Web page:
Different Types of Oolong Tea and How They are Made

Oolong tea, also known as dragon tea, is made from leaves of Camellia Sinensis and is considered to fall between the green tea and black tea. This is because it requires partial oxidation and fermented at 12-70%. In this article, you will learn about the different types of oolong tea and the processes in which they are made. Most of these different types of oolong tea have names hailing from China and Taiwan because their origins are from these countries. You can find all the kinds of oolong tea mentioned in this article, available at Kent & Sussex Tea Company: an online tea and coffee company that also operates as a tea bag online shop.

Types of Oolong tea

Iron Goddess of Mercy (Ti Kuan Yin)

It is said that years ago, the leaves of this oolong variety were found behind the temple of the Goddess of Mercy. It is referred to as “iron” because it needs sufficient labor while still on the farm. This tea is widely grown in Fujian province, China. The leaves of Ti Kuan Yin are light and have a floral taste.

Phoenix tea (Dan Chong)

It is produced in Guangdong province, China. “Dan Chuong” means a single bush. It is harvested in such a way that you only collect the individual plant. One unique thing about Phoenix oolong tea is that each bush has its different flavor and taste. Its leaves have a curly appearance that unrolls when steeping. These leaves have a rich, full-bodied feel. Some phoenix leaves have a spicy flavor, while others have floral flavor.

Da Hang Pao

It is produced in the Wuyi Mountains in China. This oolong tea has sweet, fruity, earthy, mineral taste. It can be drunk with milk and is fantastic as morning coffee. Other names used to refer this tea include Da Hong Pao, Big Red Robe, and Scarlet Robe oolong. The leaves have a shiny appearance with fat strips on them. Da Hong Pao has a lot of health benefits.

Jin Xuan (Milk)

This is a Taiwanese tea. This variety of oolong tea is very creamy hence the name “milk.” It has a smooth texture and a light floral flavor with the aroma of sweetened cream. It flourishes at higher altitudes. When oxidized for some time, it produces milk-like flavor.

High Mountain oolong tea

Grown in the high altitudes of central Taiwan, this oolong tea can also be referred to as Gaoshan. The plant was brought to Taiwan in the 17th century by the Chinese. It has a sweet and fruity flavor that could be influenced by the thick clouds covering the mountains, which prevent the sun rays from heating the leaves.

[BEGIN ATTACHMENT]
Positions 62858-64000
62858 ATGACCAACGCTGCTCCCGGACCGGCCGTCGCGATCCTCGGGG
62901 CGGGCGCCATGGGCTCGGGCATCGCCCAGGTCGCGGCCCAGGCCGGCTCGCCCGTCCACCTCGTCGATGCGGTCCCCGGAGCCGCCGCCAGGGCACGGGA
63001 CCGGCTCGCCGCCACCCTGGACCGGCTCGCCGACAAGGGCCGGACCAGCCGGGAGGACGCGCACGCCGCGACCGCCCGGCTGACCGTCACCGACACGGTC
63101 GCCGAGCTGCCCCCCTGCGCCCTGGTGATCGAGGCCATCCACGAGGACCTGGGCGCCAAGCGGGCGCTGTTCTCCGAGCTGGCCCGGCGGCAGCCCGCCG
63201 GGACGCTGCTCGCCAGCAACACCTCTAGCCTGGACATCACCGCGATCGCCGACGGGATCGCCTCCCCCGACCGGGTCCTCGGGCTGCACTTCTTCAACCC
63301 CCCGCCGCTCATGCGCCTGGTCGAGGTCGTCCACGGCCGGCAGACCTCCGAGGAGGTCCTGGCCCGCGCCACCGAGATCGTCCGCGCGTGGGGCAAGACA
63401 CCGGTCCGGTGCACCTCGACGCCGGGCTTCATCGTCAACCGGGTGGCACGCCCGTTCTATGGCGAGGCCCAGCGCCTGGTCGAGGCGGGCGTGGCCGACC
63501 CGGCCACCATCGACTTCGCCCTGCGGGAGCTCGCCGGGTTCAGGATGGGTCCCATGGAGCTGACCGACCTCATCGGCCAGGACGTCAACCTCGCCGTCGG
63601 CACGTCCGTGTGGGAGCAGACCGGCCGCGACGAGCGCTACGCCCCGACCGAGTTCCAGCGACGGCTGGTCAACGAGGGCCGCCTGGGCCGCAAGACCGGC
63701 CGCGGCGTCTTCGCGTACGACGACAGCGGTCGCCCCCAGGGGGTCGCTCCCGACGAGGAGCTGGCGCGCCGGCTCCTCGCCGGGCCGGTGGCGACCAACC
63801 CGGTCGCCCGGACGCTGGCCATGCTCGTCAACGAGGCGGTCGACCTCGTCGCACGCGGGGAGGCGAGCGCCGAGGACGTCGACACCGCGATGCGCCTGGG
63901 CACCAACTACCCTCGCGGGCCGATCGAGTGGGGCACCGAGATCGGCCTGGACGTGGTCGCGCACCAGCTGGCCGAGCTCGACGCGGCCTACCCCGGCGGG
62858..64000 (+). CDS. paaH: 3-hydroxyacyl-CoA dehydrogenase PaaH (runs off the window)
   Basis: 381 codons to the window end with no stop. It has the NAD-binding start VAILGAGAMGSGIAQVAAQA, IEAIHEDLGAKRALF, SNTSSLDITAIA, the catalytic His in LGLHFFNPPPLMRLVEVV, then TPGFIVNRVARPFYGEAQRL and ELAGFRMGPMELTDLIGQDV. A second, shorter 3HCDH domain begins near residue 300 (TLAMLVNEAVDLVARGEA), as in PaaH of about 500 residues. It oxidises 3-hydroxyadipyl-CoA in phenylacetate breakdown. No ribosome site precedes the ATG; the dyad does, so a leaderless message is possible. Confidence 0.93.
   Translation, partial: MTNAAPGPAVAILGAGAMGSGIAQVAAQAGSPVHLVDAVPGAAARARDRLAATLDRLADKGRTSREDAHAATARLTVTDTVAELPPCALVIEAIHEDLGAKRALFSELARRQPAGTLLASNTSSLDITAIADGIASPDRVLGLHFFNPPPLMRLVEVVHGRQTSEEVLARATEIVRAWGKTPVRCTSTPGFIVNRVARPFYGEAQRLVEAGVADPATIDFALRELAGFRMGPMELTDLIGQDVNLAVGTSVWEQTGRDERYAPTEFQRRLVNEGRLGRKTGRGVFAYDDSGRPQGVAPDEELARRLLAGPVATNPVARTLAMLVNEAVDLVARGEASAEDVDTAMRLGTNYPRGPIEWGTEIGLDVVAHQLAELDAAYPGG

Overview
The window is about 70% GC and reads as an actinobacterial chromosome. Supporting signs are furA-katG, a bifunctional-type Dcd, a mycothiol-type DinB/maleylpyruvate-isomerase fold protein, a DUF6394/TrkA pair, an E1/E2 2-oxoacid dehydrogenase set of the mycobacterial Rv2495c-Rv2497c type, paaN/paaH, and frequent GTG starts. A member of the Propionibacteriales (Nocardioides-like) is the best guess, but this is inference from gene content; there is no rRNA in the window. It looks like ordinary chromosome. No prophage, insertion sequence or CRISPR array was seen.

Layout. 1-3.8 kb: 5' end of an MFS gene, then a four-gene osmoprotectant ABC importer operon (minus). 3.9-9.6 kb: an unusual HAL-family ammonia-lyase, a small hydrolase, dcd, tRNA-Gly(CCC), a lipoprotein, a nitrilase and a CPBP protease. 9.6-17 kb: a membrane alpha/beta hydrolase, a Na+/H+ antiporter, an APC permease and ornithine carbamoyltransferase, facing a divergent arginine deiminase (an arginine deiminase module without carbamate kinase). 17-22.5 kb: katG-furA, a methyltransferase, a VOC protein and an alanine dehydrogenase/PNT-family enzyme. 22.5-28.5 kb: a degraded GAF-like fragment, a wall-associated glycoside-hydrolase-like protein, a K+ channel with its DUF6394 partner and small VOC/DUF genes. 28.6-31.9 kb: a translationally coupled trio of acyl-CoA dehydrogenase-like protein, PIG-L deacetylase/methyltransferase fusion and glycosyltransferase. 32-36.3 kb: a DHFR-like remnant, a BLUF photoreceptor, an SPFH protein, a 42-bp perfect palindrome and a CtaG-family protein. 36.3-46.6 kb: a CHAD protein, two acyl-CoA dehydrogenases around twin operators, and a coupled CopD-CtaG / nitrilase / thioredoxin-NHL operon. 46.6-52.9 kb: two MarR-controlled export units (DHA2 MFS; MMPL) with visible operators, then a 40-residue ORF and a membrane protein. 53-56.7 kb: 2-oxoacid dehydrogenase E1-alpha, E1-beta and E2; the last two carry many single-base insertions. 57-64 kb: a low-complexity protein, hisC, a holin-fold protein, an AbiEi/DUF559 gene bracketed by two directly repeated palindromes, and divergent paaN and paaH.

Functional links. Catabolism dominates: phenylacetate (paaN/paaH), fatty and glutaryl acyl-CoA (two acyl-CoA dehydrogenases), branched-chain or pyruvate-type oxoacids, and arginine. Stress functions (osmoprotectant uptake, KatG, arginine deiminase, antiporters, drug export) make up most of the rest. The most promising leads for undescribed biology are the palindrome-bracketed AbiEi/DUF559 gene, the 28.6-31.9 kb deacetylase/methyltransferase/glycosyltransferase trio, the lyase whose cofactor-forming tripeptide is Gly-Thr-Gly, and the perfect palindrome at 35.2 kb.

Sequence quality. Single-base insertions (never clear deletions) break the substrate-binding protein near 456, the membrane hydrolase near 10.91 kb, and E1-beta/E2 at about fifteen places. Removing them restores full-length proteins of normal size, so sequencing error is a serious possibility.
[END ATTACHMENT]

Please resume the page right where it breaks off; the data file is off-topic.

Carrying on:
How oolong tea is made

Before the oolong tea is ready for consumption, it undergoes different processes for the perfect taste. Kent & Sussex Tea & Coffee Company observe these processes diligently to ensure the production of high quality oolong tea. The production process begins from cultivating, harvesting, withering, oxidation, fixing, rolling and drying, roasting, and finally, packaging.


There are types of oolong tea that do well in high altitude while others do well in low height. The oolong tea is harvested 3-4 times annually, though, it is possible to have up to 6 harvests in a year. Spring harvest comes with both quality and quantity. In winter, there is little harvest but of good quality. In fall, it is excellent produce while in summer, they are left to grow again. The oolong plants can either be harvested by hand or by a machine.


After the harvest, the leaves’ enzymes begin chemical reactions in them to create flavor and aroma. Through a process called withering, the farmer can control how much moisture the oolong leaves lose. This stage requires attention to achieve the desired taste for any online tea and coffee shop.


Oxidation implies more chemical reactions. The cell walls of the tea leaves are broken to allow entry of oxygen. This process aids in adding flavor to the tea. Oxidation also changes the color of the tea leaves, in that, the more the oxidation, the darker the color.


After oxidation, the next step is fixing or kill-green. It helps to stop oxidation by deactivating the enzymes, which is done by heating the leaves. The fixation process is among the reasons why various tea bags online vendors end up with similar products but of different aromas and taste.

Rolling and drying process

In this stage, the oolong tea leaves are rolled and dried. They take on a ball-like shape after the rolling. The leaves are put in tightly bound sacks, then placed into a rolling machine. After rolling the leaves for about 12 hours, they take a ball-like shape, after which they are placed into low heat conveyer belt machines.


Roasting is done depending on the type of oolong tea being made. It is done to remove all water content, change the flavor and consistency of the brewed tea. This process is among the most critical steps in the making of oolong tea. Roasting is among the reasons why various tea bags online vendors have products with different aromas and taste.


Now that the roasting process is over, the next step is packaging the loose leaf tea to different packages. This stage plays a critical role in product branding; for example, Kent & Sussex Tea Company have bulk and small loose-leaf tea-sealed packets and tea bags.

Where to purchase quality oolong tea online

Kent & Sussex Tea & Coffee Company is an online tea and coffee shop that not only sells loose leaf tea and tea bags online, but also gives tea bag offers without compromising on quality. We offer you varieties of oolong tea for your liking. For enjoyable oolong tea experience and tea bag offers, visit our tea bag online shop.

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